In the event that a defect or packaging distribution error is discovered after a release is made, the micro version number should be incremented and a new minor release created. Note that a filename cannot be reused when uploading to PyPI ​more than once, so the micro version must also be incremented in the event of a packaging or uploading error.

Development releases are created directly from the current source. These are not uploaded to PyPI and usually done by the user to get the latest snapshot. To distinguish them from final releases a dev suffix should be added. This can be done for you by creating a setup.cfg file in the same directory where is located with the following contents.

tag_build = dev

Development cycle

The proposed development and release cycle is described here. The current final version is 1.0.1. The next planned release version is 1.2.0.

  1. In specify the next version:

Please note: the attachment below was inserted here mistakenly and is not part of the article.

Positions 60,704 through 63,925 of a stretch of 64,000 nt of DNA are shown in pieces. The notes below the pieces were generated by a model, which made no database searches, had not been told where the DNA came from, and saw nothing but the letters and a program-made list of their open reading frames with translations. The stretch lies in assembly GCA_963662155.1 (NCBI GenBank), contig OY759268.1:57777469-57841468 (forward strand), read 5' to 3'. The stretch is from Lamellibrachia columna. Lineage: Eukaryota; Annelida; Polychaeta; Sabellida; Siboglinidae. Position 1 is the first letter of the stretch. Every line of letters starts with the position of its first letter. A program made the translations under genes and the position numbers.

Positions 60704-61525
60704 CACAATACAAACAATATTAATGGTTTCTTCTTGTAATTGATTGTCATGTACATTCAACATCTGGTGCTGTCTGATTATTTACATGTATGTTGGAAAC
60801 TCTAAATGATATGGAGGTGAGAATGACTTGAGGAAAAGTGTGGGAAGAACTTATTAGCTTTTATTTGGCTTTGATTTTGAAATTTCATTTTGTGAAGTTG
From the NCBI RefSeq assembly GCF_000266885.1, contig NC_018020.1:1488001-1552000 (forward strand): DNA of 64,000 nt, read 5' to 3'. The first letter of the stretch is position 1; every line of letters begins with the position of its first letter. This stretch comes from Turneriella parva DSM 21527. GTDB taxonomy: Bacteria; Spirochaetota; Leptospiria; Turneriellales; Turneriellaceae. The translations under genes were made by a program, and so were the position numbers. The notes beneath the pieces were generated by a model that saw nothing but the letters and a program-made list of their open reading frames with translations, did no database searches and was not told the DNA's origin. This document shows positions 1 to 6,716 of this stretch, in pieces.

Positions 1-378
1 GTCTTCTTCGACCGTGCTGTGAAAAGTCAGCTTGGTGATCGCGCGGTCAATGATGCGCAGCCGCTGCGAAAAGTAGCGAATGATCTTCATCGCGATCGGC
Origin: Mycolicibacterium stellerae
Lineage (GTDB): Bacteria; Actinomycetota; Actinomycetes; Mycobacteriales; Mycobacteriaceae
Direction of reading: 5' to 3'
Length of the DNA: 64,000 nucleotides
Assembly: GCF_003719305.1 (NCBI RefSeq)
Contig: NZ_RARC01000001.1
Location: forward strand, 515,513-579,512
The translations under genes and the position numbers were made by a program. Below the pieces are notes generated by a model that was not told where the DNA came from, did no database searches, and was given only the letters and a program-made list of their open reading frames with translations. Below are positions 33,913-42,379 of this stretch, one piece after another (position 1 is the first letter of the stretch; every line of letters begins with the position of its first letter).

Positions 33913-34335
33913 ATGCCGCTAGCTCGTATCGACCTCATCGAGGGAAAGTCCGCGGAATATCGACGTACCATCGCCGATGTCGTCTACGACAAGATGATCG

2. in setup.cfg add the development tag as described before:
    tag_build = dev

You may proceed with development now. Whenever a user is creating his own development release it will be marked like YourPluginName-1.2.0.dev0-py3.8.egg.

When creating a release do the following:

  1. Temporarily remove the entry from setup.cfg:
    #tag_build = dev
  2. Create a release version which will be named like YourPluginName-1.2.0-py3.8.egg. If you want to publish to PyPI see the Instructions below.
  3. After publishing the release version prepare the next development cycle by increasing the version number in and putting back the development tag in setup.cfg:
        # Note that the version number was changed from 1.2.0 to 1.3.0
        # which will be the next release.
    tag_build = dev

Publishing Packages to PyPI

There are no strict rules on how you should publish your packages to PyPI, but for those unfamiliar with the process we present some recommendations. Most Trac plugins contain only Python code and static assets, and therefore packages can be published in a platform and Python-version independent wheel format. It is also recommended that you publish your package in the sdist (tarball) format. There is also a list of all Trac plugins that have been published to PyPI.